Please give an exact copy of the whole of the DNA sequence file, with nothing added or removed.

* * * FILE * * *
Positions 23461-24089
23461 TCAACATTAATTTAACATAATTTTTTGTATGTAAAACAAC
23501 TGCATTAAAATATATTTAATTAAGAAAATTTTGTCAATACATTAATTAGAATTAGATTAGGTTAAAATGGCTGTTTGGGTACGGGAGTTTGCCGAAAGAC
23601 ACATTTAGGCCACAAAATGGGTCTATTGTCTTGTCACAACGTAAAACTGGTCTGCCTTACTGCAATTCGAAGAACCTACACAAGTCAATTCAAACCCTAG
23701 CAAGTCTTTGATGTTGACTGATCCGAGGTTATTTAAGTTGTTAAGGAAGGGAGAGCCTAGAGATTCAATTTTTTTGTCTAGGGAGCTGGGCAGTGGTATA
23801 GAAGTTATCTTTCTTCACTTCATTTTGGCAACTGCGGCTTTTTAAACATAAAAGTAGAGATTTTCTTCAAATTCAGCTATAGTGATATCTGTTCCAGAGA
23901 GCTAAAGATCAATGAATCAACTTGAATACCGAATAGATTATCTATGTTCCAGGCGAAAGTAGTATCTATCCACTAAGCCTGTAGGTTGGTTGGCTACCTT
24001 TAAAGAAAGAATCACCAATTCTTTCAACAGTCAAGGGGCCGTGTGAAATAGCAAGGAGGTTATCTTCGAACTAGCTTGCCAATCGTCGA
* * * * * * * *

Positions 23461-24089
23461 TCAACATTAATTTAACATAATTTTTTGTATGTAAAACAAC
23501 TGCATTAAAATATATTTAATTAAGAAAATTTTGTCAATACATTAATTAGAATTAGATTAGGTTAAAATGGCTGTTTGGGTACGGGAGTTTGCCGAAAGAC
23601 ACATTTAGGCCACAAAATGGGTCTATTGTCTTGTCACAACGTAAAACTGGTCTGCCTTACTGCAATTCGAAGAACCTACACAAGTCAATTCAAACCCTAG
23701 CAAGTCTTTGATGTTGACTGATCCGAGGTTATTTAAGTTGTTAAGGAAGGGAGAGCCTAGAGATTCAATTTTTTTGTCTAGGGAGCTGGGCAGTGGTATA
23801 GAAGTTATCTTTCTTCACTTCATTTTGGCAACTGCGGCTTTTTAAACATAAAAGTAGAGATTTTCTTCAAATTCAGCTATAGTGATATCTGTTCCAGAGA
23901 GCTAAAGATCAATGAATCAACTTGAATACCGAATAGATTATCTATGTTCCAGGCGAAAGTAGTATCTATCCACTAAGCCTGTAGGTTGGTTGGCTACCTT
24001 TAAAGAAAGAATCACCAATTCTTTCAACAGTCAAGGGGCCGTGTGAAATAGCAAGGAGGTTATCTTCGAACTAGCTTGCCAATCGTCGA